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OSU Alumni Association will lead a day of community service projects in Bend, Portland, Corvallis, Seattle and the San Francisco bay area on May 16. Details are being developed so check back for more information later. If you have an idea for a project in one of these locations please contact Christi Kasten.

OSU congratulates Tina Schweickert on her selection as an Oregon Heritage Fellow for her work titled "A Landscape History of the Waldo Hills". She, along with students from Portland State and University of Oregon, will present at Rendezvous 2009! The Northwest History and Heritage Extravaganza, which will take place in Portland on April 17, 2009. Learn more about this project.



To celebrate Oregon's 150th birthday, the Oregon Library Association has chosen one book for all Oregonians to read: Stubborn Twig. The OSU Press is proud to announce this new edition of Lauren Kessler's award-winning book, the selection for the statewide Oregon Reads 2009 program.



OSU now has a National Historic District

“We were amazed – this was a two-year planning effort that just seemed to go through flawlessly,” said Campus Planning Manager Patty McIntosh. “Obviously, we’re very happy to be part of an effort to put OSU at the forefront of Oregon history.” Read more about this exciting development here (PDF).

Anyone who spends time wandering the heart of OSU’s main Corvallis campus knows it’s a lovely place, abundant with lush Pacific Northwest greenery, rife with stately red brick buildings and rich with history.

The uniqueness of the place was not lost on the National Park Service, which recently announced that is has placed not just a building but an entire “historic district” of OSU structures, green spaces and plans on the National Register of Historic Places. Some 83 “historic resources” are involved, including such icons as Weatherford Hall, the Memorial Union and Benton Hall, which at the age of 116, is the oldest building on campus.

OSU is now Oregon’s only public or private college or university so represented on the register. In fact, only a handful of campuses nationally have secured such a district, among them the College of William & Mary and Washington and Lee University.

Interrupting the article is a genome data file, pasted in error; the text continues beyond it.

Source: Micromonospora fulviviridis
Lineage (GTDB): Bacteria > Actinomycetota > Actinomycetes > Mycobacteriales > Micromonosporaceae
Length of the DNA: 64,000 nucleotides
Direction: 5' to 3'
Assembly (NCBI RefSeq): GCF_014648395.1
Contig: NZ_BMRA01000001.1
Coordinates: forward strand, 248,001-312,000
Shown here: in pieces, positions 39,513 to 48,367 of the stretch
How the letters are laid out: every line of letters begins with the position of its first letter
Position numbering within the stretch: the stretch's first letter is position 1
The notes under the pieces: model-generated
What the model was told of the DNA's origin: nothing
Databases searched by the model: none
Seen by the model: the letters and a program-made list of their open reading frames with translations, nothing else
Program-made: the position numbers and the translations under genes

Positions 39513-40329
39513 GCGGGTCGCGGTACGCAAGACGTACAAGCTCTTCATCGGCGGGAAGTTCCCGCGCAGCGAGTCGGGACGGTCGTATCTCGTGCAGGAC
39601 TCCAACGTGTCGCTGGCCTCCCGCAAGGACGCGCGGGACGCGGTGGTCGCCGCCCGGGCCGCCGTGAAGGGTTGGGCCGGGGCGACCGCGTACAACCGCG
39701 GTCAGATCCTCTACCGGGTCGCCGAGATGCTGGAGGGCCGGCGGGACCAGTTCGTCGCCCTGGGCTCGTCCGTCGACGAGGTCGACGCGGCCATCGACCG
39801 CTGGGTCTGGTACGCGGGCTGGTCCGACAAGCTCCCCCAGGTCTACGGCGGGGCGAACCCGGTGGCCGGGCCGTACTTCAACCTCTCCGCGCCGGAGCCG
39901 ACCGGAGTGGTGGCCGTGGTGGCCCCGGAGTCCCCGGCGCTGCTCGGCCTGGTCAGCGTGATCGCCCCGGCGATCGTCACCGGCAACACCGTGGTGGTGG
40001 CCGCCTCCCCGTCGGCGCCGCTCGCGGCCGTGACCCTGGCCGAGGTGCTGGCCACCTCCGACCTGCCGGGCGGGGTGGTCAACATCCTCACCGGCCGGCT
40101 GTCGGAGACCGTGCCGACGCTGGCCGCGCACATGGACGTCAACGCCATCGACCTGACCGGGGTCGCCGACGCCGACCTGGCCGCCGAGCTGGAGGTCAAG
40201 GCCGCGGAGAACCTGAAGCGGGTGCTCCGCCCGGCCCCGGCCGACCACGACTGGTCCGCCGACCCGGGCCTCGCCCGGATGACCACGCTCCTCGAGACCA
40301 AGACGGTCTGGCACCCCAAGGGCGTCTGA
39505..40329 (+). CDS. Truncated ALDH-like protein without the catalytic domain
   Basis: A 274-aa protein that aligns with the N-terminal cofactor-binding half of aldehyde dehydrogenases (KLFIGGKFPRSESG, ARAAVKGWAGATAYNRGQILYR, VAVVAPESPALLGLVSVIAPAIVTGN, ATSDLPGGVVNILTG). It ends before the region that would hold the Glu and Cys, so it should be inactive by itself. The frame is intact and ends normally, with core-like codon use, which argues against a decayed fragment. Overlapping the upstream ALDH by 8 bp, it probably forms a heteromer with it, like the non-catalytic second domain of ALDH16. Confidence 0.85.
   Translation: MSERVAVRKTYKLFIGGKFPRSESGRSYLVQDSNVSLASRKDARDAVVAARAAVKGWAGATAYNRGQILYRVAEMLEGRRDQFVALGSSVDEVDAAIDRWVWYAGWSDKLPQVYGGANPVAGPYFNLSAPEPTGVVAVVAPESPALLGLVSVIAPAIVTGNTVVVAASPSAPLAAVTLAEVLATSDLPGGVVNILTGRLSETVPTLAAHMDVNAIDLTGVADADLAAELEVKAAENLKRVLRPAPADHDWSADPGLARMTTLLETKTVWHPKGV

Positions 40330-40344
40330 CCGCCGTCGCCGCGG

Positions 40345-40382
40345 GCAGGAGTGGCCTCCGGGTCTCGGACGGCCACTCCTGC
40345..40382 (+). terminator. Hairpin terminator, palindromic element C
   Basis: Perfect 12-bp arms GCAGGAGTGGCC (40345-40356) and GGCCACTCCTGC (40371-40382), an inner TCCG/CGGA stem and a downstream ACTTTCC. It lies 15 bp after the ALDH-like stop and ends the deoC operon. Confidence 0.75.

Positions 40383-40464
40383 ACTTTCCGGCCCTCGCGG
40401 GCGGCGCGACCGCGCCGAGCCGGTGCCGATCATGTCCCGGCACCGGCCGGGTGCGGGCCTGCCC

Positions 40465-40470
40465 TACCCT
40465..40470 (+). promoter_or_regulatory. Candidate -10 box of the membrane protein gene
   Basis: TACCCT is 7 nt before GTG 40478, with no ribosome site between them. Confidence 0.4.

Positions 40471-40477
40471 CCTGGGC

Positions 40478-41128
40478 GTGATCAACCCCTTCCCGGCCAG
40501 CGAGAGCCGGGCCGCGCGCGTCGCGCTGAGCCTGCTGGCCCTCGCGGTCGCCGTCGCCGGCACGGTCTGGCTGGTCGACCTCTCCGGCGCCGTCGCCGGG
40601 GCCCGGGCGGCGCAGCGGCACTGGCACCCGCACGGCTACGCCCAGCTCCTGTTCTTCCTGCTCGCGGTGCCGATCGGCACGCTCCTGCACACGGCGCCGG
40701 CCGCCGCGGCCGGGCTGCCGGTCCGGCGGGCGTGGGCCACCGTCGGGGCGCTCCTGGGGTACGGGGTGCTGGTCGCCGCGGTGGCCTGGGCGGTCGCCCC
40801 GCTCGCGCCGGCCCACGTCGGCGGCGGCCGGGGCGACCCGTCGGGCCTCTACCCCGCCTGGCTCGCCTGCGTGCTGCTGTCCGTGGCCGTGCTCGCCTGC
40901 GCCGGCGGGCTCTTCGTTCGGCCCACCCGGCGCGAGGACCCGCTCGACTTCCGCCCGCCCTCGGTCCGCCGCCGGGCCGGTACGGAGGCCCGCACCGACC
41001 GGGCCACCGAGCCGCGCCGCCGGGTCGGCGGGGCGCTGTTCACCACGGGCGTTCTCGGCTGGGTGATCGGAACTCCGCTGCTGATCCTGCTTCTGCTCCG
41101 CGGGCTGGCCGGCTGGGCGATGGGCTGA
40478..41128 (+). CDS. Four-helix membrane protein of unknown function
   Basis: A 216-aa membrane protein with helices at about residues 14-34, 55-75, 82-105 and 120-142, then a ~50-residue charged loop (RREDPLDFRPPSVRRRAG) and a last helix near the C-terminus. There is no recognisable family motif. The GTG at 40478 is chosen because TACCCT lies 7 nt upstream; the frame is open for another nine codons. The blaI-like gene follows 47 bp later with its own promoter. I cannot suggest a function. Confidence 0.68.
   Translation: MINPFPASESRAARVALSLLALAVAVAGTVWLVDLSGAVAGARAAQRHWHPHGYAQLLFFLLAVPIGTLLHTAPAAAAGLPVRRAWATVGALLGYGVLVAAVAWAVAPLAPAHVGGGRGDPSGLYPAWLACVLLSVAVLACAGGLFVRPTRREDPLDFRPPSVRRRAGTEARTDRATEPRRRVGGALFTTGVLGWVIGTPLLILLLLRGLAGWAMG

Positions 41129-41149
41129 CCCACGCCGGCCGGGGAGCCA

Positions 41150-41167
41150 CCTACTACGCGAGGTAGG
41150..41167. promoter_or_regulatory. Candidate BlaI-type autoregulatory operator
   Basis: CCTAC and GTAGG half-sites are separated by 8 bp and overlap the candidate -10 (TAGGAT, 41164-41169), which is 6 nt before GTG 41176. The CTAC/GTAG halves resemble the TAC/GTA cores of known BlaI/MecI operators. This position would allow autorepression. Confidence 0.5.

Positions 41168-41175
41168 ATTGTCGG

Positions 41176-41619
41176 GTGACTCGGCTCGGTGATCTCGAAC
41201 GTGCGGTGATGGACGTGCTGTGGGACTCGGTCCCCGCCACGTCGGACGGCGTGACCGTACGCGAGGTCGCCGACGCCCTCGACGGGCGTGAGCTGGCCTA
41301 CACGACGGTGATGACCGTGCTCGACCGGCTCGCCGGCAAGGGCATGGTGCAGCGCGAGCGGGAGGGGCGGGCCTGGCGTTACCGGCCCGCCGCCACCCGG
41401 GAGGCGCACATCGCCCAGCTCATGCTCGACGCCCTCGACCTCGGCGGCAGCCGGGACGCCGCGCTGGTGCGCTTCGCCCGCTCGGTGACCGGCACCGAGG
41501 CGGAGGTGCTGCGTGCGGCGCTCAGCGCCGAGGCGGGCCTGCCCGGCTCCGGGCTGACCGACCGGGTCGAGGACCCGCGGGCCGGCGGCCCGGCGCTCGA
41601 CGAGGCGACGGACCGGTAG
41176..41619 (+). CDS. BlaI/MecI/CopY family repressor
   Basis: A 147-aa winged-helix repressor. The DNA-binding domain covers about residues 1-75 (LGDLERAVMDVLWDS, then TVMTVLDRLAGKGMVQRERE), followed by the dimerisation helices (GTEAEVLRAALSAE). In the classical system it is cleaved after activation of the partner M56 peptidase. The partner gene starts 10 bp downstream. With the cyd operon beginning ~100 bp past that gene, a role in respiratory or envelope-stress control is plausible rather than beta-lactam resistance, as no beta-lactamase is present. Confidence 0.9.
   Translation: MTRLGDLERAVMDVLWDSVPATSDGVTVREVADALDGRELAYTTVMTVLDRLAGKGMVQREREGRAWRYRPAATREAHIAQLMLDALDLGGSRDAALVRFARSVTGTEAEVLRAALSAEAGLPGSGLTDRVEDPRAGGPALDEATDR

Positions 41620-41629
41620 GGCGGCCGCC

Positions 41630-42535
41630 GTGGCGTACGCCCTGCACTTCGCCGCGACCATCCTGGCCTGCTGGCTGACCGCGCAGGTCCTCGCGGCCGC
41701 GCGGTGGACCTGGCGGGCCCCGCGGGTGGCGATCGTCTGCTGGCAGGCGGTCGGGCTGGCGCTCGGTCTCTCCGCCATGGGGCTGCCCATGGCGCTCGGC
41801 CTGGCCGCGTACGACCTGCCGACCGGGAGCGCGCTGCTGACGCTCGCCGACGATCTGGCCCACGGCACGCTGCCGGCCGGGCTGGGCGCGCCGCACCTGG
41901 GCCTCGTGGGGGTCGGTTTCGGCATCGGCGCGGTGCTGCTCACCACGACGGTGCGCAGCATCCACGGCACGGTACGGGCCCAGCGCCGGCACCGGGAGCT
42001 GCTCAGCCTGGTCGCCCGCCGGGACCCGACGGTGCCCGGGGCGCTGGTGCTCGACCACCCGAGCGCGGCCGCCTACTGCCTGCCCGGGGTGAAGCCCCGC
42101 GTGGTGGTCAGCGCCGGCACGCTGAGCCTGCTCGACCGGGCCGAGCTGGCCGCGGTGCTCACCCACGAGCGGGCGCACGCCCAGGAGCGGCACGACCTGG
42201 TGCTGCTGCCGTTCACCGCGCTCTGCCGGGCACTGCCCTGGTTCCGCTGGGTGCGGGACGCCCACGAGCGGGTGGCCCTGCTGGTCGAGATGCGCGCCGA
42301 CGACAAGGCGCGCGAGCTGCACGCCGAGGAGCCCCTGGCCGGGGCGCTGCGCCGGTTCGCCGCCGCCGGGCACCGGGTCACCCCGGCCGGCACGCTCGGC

The designation thrilled Campus Planning Manager Patty McIntosh, who began creating the university’s nomination for the honor two years ago, supported by a $190,000 grant from the Getty Foundation.

“We were amazed – this was a two-year planning effort that just seemed to go through flawlessly,” she said. “Obviously, we’re very happy to be part of an effort to put OSU at the forefront of Oregon history.”

The State Advisory Committee for Historic Preservation unanimously approved the nomination last February. After a few refinements, the nomination package went to the U.S. Dept. of the Interior and the National Park Service, which finalized the district over the summer.

Though Oregon has 110 other historic districts on the National Register, none is part of a college or university campus. One major reason that OSU’s historic district now finds itself on the prestigious register is the campus plan upon which it was based, created in 1909 by famed architect John C. Olmsted of the Boston-based Olmsted Brothers landscape architecture firm.

The Olmsted architectural legacy includes a long list of national treasures – Yosemite National Park and Central Park in New York City among them – and many of John Olmsted’s recommendations are visible in features that distinguish OSU’s 570-acre campus: the open park-like area in the lower campus, buildings surrounding open-space quads with diagonal crosswalks and harmony of design and architecture. The intent of the plan, McIntosh says, remains in effect today.

“The defining trait of the plan is the quads – buildings surrounding open spaces. Our tree-lined streets are part of that plan, too,” said McIntosh. “We retained the red brick bulding design, and the mass and scale of buildings are similar to what was envisioned by our campus architect, John V. Bennes of Portland, who designed more than 50 buildings on campus, including Gilkey, Batchellor, Kidder and Bexell.”

Inclusion on the register will help make OSU more competitive for grant funding from private foundations and organizations seeking to preserve historic structures, McIntosh said.

OSU and Corvallis, which has some 500 other properties on the register, may benefit in other, more immediate ways. OSU is asking the Oregon Dept. of Transportation to place brown historical marker signage on Interstate 5 to make travelers aware of the campus historic district 10 miles west of the highway.

Campus planners are also working with a private architectural design firm to create signage for campus and for street signs around the historic district perimeter. The signs will be paid for with remaining funds from the Getty Foundation grant.

“We’re excited about the possibilities the new designation creates to raise awareness of the historic significance and beauty of Oregon State,” said McIntosh.






 


Shelly Houghtaling
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